A new PBS documentary sheds light on the dark side of country music’s true outlaw, Merle Haggard

interns Contributor
Font Size:

In the new documentary Merle Haggard: Learning to Live With Myself, Dwight Yoakam recalls a story Dick Clark once told him about the country legend early in his career. “You’re a movie star,” Clark allegedly told Haggard in the late ’60s. “Please, would you just cut one or two pop songs? You could be as big as anybody in terms of crossing over.”

The honky-tonk hero responded, “That’s not what I do.”

So goes a man famous for his almost terminal habit of keeping it real, when a little less honesty might have better lined his pockets. It’s a trait hammered home by the film, which airs at 8 p.m. Wednesday, July 21, on WNPT-Channel 8 as part of PBS’ acclaimed American Masters series. It could apply just as strongly to its maker, Gandulf Hennig, whose specialty is cutting away the crust of legend to uncover the truth below.

“I needed to keep it real,” says Hennig, a rail-thin, leather-clad German with a penetrating stare and an air of relaxed composure. “The worst thing that can happen is you try to make something to appeal to a larger audience, and then if you get shitty reviews, you got screwed by yourself and other people.”

This isn’t the first country music doc for Hennig, a native of Cologne, Germany. His Fallen Angel, a highlight of the 2006 Nashville Film Festival, took a much-mythologized subject — the late country-rock pioneer Gram Parsons — and found a more complex and tangled figure than the too-frail-for-this-world artiste of his cult profile. While making that film, Hennig did a lot of interviews here, and for the last four years he has split his time between Nashville and Berlin, where he spent most of his adult life.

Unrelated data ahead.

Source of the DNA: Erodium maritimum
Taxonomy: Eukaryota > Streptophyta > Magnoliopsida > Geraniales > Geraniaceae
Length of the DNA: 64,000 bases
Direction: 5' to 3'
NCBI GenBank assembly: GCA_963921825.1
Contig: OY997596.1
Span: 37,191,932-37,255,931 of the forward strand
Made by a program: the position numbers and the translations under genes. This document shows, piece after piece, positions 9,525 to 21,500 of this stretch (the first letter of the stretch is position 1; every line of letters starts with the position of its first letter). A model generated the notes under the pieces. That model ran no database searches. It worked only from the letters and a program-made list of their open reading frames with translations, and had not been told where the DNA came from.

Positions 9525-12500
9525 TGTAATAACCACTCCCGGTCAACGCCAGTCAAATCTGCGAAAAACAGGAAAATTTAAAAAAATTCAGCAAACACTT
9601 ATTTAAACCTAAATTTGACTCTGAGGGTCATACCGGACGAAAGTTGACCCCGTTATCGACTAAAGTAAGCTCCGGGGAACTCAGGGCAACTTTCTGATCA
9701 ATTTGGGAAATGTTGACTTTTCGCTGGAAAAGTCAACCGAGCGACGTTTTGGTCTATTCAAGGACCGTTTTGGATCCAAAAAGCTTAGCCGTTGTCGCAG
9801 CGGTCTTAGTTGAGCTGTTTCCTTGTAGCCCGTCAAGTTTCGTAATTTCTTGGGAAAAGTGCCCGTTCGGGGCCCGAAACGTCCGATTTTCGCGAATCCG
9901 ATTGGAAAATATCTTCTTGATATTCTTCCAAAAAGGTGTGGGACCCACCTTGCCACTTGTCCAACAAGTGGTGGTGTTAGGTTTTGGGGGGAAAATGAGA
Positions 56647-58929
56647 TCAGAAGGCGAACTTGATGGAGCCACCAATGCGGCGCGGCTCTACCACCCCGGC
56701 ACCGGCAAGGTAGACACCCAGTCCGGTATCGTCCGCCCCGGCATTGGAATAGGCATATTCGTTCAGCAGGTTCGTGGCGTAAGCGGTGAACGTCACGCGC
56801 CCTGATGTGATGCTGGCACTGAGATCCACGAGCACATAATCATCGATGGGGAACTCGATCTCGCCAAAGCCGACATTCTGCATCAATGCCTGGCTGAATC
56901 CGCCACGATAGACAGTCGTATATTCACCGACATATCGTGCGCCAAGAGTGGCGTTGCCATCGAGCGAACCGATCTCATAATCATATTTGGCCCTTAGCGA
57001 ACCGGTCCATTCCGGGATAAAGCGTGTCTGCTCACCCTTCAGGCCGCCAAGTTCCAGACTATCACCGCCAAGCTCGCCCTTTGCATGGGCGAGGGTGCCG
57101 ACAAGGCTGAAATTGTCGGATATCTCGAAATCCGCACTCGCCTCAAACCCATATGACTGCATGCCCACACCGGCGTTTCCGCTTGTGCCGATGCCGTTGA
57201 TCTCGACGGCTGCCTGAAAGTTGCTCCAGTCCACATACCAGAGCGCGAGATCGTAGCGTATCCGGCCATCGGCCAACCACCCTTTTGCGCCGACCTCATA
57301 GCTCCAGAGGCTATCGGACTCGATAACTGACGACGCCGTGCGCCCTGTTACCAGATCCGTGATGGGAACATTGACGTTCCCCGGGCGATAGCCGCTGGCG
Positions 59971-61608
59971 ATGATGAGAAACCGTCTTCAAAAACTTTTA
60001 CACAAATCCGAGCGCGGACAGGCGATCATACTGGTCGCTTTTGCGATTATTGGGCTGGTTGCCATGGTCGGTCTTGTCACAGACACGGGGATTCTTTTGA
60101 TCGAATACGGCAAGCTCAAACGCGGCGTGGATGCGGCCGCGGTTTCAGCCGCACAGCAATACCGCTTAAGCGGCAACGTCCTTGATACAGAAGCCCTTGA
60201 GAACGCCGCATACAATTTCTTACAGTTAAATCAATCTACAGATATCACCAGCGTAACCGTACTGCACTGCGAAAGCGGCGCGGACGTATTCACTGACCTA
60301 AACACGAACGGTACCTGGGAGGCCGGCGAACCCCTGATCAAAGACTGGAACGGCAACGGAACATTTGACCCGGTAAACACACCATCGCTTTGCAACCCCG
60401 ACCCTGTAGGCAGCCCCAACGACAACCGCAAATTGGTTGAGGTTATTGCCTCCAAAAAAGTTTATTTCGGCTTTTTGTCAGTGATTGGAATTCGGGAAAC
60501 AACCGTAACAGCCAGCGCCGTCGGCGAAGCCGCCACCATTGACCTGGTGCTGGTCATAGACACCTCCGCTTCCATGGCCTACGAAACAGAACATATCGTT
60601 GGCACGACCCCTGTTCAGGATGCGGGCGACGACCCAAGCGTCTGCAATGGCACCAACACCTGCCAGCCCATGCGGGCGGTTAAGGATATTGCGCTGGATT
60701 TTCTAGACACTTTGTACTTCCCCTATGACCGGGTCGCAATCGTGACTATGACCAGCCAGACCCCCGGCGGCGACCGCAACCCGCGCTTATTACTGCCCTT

Hennig’s latest work, a gripping tale of one of country music’s most elusive figures, offers a rare and probing look into Haggard’s world. Learning to Live With Myself paints a detailed picture, from Haggard’s early years in Oildale, Calif., and his troubled youth to his integral role in the Bakersfield Sound, his incredibly prolific and successful career (38 No. 1 hits between 1966 and 1987), and his status as an icon of hardcore country.

Though Hennig has no interest in making comparisons, what emerges is a musical legacy and life story every bit as compelling as perhaps the most iconic renegade country artist of them all, Johnny Cash. Yet Haggard enjoys a small fraction of the popularity and reverence bestowed upon the Man in Black. Admirers on the right and left alike argue that Haggard’s hard-to-pin-down conservatism has kept him from the near-sainthood accorded the liberal Cash in later years.

But while Cash was singing about doing hard time, Haggard was actually serving it. In fact, one of the turning points in Hag’s life was getting to see Cash play in San Quentin — from the audience of prisoners.

“There were a lot of us that they called ‘outlaws’ back in the beginning,” says a laughing Kris Kristofferson early in the film, “but Merle was a real outlaw.”


Full story: A new PBS documentary sheds light on the dark side of country music’s true outlaw, Merle Haggard | Features | Nashville Scene